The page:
Is laying a heavy burden on mankind righteous? Why would a loving God make the pursuit of contentment, peace, security, and joy without him a heavy burden?

Does love compel a person to remain idle as another pursues that which is obtainable through means that will not obtain it and only keep oneself from it? If you had all the wisdom, power, and means to make it easy for someone to obtain contentment, peace, security, and joy wouldn’t you find a way to present it to them? Then if they reject it and seek to find it themselves in ways that will not provide it wouldn’t you make it a heavy burden for them to seek such foolishness?

Life pursuits that reject God have no meaning or purpose in the end for the ultimate pursuit is never obtained. When it appears to have been obtained it is not kept for long. For that which can only be straightened by only one means will not be kept straightened without that one means (15). That which is not there cannot be counted. If it is always missing how can we know what it is and how much it weighs?

A relationship with God is the only means to the ultimate pursuit. If he is not there, then we can never figure a way to obtain what only he can bring. He is the only way to straighten life. Love and fear of God are the only means. All other pursuits are heavy burdens. If there is only one path to a city, then taking any other path is meaningless.

BDBD is Eccl. 1:2-8

Under the sun” means a life without a relationship with God, a life with a heart and mind set on this world, a life with selfish priorities, a life where love for God is kept at a distance and love for others is second to love of self. “Under the sun” is full of excuses for making wrong decisions.
   What is gained from all our labors from which we toil when living “under the sun”?Time is relentless. No one who has ever lived nor will live can control time. We cannot stop time, slow it down, reverse time, nor go back in time. Time has one destiny for all death. After death there is judgement for which time has no control or power.

   The sun rises and set paying no attention to us. Who can stop the world from spinning? Time moves on payingno attention to us.
   The air moves here and there. Winds come. Winds go. Who can stop the atmosphere from spinning? Time moves on paying not attention to us.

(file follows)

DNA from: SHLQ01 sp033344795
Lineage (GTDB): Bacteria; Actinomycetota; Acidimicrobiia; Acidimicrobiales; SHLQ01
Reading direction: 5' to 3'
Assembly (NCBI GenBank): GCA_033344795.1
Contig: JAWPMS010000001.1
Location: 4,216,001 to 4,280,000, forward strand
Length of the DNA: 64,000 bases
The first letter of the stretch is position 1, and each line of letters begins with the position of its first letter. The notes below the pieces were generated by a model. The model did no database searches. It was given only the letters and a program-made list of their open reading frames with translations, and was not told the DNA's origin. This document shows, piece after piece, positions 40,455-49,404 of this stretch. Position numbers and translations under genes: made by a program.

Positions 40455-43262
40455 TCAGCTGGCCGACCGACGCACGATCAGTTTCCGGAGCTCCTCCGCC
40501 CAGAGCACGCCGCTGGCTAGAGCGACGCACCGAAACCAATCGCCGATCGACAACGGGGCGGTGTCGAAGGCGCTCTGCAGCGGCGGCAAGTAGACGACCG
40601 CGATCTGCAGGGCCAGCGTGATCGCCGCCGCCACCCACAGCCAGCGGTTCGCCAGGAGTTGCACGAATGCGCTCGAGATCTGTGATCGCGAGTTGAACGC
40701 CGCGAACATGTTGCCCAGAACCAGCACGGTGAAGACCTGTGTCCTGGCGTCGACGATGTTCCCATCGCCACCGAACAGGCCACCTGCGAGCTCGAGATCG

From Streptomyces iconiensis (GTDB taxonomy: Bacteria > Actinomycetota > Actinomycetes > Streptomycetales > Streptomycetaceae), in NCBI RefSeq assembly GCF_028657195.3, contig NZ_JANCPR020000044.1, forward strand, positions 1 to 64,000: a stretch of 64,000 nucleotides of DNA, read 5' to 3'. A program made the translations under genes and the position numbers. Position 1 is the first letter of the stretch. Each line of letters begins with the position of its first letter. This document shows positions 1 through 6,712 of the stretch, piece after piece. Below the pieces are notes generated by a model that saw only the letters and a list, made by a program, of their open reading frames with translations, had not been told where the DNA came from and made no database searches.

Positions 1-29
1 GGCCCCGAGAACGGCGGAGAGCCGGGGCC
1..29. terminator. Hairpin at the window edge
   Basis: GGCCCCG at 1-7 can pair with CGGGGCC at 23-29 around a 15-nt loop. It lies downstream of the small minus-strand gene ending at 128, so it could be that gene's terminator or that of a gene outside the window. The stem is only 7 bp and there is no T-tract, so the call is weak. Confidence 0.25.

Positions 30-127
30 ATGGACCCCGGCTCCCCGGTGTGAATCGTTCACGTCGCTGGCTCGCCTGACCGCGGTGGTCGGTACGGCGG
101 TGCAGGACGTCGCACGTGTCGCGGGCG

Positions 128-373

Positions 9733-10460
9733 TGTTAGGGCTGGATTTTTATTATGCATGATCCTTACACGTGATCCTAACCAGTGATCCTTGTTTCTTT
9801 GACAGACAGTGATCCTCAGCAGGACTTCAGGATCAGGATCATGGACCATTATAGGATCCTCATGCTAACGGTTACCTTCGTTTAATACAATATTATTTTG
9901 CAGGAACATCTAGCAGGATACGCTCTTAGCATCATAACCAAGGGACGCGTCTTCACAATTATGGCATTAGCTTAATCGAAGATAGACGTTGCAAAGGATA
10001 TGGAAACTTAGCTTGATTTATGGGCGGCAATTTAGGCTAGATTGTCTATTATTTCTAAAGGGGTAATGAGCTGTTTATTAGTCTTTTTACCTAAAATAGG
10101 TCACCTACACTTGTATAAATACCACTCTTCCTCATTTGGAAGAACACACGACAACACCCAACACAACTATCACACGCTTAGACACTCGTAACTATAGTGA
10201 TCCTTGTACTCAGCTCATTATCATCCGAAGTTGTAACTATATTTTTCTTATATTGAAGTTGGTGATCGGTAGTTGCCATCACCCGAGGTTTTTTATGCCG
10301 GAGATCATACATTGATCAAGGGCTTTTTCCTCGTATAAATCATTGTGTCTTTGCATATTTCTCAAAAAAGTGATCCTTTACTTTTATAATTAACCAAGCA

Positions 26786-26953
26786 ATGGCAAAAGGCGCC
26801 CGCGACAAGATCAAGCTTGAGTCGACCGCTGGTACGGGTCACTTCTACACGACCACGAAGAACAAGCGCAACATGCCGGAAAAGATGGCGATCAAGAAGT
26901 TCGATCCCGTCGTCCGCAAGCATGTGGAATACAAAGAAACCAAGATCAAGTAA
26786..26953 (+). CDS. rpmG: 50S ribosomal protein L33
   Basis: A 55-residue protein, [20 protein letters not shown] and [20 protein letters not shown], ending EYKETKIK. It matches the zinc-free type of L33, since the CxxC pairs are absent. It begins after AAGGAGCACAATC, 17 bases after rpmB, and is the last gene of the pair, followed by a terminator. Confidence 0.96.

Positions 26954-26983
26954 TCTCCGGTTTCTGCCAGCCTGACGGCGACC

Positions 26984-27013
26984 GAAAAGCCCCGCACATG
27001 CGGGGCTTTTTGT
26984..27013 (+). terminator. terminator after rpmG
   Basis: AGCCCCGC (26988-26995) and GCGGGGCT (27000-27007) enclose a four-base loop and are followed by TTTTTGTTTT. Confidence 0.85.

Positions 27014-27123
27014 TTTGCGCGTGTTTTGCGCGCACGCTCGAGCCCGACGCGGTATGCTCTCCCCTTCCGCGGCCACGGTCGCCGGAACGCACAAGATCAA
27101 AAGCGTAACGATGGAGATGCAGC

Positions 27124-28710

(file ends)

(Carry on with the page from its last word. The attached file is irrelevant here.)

Water moves here and there. Rain and snow comes then goes.  Who can stop the hydro cycle? Time moves on paying no attention to us.

All things are wearisome.  If you disagree then why do you still age? We do not want to admit that life in general and specific makes us weary till we look in the mirror. “Where did that wrinkle come from? Why do marks appear? Weary,  worry, anxiety, and concern. All things are wearisome more than we want to say.

More, more, more. I need more. That which I aquire and experience is not enough under the sun. I need more.  What I gain is not enough under the sun. What is gained from all labors of roil under the sun? Not enough.

  Thus is life under the sun.

BDBD is Ecclesiastes 1:1-2

The book of Ecclesiastes is written to teach us about life in this world. The title “Ecclesiastes” is taken from the Greek word in the ancient Greek translation of the Bible called the Septuagint. Ecclesiastes in English is translated as teacher, preacher, and spokesman.

The author is the son of David and a king in Jerusalem in his later years of life. Most believe it is Solomon though the author’s name does not appear in the text. Solomon surely is the most likely person to have been able to make the claims found in the book.

A synopsis is stated at the beginning of the treatises.

“Meaningless! Meaningless!”

says the Teacher.

“Utterly meaningless!

Everything is meaningless.”

35 times “meaningless” is repeated in the book. Life “under the sun” meaning “with ourselves as the center instead of God” is worthless, absurd, empty, futile, vanity, and pointless. A godless life is inconsequential and insignificant. Between physical birth and death, our existence is full of enigmas, the greatest of which is how we choose to live.

The author goes into detail in the rest of the book. He shows us the logical reason he came to this understanding. His desire is for those who are able will accept his conclusion, “Fear God and keep his commandments, for this is the whole duty of man. For God will bring every deed into judgment, including every hidden thing, whether it is good or evil.” (12:13-14)

IS his conclusion and advice correct? In the next few weeks, we will see.

BDBD is SOS 8:13-14